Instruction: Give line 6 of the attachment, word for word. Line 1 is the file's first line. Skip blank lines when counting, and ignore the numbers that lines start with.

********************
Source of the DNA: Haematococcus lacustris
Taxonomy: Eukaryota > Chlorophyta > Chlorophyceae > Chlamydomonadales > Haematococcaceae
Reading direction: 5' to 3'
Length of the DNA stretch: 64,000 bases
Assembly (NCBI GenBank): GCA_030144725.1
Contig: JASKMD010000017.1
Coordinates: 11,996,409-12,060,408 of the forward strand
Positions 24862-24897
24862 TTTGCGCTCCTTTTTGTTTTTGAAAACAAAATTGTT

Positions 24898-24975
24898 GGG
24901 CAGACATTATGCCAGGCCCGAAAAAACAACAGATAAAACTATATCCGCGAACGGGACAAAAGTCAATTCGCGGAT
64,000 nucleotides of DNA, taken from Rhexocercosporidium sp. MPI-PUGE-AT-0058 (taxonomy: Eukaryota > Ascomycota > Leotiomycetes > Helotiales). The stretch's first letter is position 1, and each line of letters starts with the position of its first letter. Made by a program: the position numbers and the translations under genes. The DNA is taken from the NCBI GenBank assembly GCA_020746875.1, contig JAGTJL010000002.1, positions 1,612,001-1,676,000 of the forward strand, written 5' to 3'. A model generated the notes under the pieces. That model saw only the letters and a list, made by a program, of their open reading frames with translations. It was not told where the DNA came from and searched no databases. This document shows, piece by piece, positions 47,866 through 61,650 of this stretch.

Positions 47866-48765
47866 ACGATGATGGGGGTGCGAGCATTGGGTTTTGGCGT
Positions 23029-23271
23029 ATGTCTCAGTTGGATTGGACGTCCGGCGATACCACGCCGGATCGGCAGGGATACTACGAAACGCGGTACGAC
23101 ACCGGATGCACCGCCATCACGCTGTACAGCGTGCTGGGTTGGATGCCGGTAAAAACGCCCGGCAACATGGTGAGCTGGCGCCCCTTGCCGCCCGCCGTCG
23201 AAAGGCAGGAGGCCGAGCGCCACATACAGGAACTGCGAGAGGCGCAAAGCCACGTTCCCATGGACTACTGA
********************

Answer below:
Contig: JASKMD010000017.1